Joy After Sorrow: Holocaust Survivor Visits Division 1

By 7th grader Maya

Last week, Holocaust survivor Elizabeth Dopazo visited our Division 1 Humanities class. She talked about how her German family was persecuted for being Jehovah’s Witnesses under Nazi rule. When I heard there was going to be a Holocaust survivor coming to school, I was really excited. To prepare for the visit, we read information about her life. She was a few years younger than many Meridian students when she lived through the Holocaust, so I figured she would have grown up to become a serious person without much joy. Boy, was I wrong…

As soon as Elizabeth started talking, she was not only warm and upbeat, but actually hilarious. I expected that she would simply read from a script or a Power Point. There was a Power Point behind her -- featuring photographs of Elizabeth and her family through the years -- but she didn’t rely on it. She discussed what she cared most about, including horrible situations from her childhood. Her father was taken by the police and killed after he didn’t sign an oath of allegiance to Hitler and the Nazis. Her mother was also put in jail for years. When she talked about hard things, she often seemed to lighten the mood by talking about her good memories of those family members or telling a joke about something else. She acknowledged that sometimes it’s too difficult to hold these experiences in her mind for very long.

About halfway through, Elizabeth asked for a volunteer to come up to the front. I didn’t raise my hand, so I was really surprised when she said my name. I looked up and she said, “I bet you’re wondering how I know your name? I learned it from your teacher when you were a few minutes late.” (It’s true, I was late, but only because I was confused about which room we were supposed to meet in!) Elizabeth led me up to the front of the room and then held me by my arm. I soon realized that she was recreating the experience she had as an outsider in classrooms run by Nazis.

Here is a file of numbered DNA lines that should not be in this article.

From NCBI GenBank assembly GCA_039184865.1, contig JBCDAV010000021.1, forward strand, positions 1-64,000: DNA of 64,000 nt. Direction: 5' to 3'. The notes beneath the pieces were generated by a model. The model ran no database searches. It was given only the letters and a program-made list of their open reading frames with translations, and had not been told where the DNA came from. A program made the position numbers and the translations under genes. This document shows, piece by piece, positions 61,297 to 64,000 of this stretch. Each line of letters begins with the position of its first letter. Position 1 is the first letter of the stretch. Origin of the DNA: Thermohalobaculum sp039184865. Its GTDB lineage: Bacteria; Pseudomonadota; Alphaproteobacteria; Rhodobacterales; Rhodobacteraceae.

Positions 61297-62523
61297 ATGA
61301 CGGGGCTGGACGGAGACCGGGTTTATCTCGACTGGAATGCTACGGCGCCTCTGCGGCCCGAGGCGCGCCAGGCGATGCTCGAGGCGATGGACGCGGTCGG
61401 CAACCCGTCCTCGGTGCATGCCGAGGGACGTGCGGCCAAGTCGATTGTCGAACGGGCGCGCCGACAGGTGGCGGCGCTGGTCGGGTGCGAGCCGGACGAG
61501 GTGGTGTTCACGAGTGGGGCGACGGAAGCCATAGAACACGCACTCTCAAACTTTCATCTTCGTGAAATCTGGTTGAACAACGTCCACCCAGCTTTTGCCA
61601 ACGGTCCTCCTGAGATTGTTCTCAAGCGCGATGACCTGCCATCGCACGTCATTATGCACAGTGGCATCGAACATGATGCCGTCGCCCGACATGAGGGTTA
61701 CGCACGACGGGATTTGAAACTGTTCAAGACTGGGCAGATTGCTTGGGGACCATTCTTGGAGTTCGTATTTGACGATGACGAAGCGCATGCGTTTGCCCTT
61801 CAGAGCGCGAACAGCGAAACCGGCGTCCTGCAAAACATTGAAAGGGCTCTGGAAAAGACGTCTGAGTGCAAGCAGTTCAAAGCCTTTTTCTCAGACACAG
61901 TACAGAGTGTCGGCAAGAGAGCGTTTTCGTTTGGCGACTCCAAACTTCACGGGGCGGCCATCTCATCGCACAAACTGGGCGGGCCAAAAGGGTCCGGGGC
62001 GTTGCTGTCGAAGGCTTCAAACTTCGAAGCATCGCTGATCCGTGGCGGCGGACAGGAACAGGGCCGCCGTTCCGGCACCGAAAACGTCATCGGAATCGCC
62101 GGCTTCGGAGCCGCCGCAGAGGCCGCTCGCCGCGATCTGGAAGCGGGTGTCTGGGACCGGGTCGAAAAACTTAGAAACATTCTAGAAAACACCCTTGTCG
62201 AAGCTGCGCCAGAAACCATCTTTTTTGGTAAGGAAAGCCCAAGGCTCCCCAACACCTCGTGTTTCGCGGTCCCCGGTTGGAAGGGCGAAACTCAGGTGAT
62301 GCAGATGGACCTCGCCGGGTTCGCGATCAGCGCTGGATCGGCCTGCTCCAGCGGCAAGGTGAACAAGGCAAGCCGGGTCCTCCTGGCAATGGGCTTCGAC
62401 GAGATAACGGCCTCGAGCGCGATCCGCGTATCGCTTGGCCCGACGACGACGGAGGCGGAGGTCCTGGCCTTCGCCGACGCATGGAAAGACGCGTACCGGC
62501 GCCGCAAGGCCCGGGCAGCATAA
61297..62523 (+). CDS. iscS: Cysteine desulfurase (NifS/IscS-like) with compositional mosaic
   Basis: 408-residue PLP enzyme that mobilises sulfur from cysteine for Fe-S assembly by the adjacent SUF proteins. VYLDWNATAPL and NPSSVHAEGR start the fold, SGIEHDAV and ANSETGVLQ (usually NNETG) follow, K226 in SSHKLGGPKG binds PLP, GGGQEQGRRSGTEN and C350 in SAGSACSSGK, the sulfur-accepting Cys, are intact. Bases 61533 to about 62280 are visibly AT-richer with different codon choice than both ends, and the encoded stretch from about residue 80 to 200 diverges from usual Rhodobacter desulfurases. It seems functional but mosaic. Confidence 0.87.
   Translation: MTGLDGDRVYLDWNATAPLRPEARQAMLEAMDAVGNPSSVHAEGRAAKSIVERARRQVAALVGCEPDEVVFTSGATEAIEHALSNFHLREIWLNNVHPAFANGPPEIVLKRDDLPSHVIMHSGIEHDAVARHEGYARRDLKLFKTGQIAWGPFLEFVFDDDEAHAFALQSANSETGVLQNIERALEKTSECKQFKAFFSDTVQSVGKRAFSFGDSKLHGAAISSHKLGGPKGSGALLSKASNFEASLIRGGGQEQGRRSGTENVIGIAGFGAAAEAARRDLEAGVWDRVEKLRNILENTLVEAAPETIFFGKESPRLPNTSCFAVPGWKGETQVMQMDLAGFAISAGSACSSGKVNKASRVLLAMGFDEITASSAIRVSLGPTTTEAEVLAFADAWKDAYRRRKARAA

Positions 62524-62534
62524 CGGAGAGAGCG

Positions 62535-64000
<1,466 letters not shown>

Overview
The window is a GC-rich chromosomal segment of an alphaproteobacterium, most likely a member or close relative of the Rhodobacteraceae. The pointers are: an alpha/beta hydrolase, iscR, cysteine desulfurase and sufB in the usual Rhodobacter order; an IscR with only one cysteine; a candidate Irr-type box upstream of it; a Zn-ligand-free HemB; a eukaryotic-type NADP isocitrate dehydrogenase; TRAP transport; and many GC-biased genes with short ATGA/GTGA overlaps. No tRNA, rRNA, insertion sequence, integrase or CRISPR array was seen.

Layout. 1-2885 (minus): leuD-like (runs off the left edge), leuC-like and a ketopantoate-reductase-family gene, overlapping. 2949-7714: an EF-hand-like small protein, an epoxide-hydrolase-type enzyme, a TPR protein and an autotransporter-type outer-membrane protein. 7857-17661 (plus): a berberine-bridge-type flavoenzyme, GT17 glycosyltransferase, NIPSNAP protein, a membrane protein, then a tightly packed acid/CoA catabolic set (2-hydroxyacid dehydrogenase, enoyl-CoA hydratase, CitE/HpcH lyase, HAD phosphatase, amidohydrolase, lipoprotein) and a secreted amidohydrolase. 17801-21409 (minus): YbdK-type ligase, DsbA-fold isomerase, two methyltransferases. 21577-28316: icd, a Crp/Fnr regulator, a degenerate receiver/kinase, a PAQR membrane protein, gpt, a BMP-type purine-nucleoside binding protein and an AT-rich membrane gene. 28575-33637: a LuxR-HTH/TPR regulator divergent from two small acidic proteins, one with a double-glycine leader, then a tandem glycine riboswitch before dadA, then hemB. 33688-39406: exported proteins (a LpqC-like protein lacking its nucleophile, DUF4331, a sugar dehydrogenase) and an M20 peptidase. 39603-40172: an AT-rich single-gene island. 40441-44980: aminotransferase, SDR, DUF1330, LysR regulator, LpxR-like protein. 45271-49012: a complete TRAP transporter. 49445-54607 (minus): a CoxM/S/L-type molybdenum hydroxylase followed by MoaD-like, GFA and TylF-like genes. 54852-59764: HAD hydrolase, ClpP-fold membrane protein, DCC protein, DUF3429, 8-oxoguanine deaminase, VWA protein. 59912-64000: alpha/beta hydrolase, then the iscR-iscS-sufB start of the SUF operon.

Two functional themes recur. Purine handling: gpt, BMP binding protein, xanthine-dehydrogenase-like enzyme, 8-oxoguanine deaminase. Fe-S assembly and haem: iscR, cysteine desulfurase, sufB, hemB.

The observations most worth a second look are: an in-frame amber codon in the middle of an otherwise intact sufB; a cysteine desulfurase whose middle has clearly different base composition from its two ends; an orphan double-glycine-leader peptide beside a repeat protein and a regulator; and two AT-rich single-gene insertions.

“Now, because you were late, you will be punished,” she said sternly. “Either you can write ‘Punctuality is important’ 100 times, or, because it’s wrong to be left-handed, I can hit your left hand with a ruler. Which do you choose?”
“Uh… I’m right-handed… I think I’ll write it 100 times,” I said.

And then she had me sit down. She looked really serious when I was up there, but I knew she was only trying to make a point -- how alienating it was to be “different” in school when she grew up.

In Elizabeth’s childhood classroom, the students were all made to say “Heil Hitler.” Elizabeth and her brother could not, because as Jehovah’s Witnesses they were not allowed to pledge allegiance to anyone but their God. When they tried to hide the fact that they weren’t saying the pledge, they were continuously worried about being discovered as Jehovah’s Witnesses or getting their family members in trouble.

By the end of the presentation, I had written “Punctuality is important” only 50 times on my paper, but I really understood why it’s used as a punishment. I gave the paper to Elizabeth, and she said that I was the only person who actually gave her a paper after her presentation.

It was really fun to have her visit our class. I feel like I learned a lot, and it was very memorable.  Afterwards, the kids in our class couldn’t stop talking about how much they enjoyed it. “I wish she was my grandmother!” they’d say, or, “I didn’t expect to enjoy that so much.” After experiencing something as terrible as the Holocaust, Elizabeth surprised us all with her joy.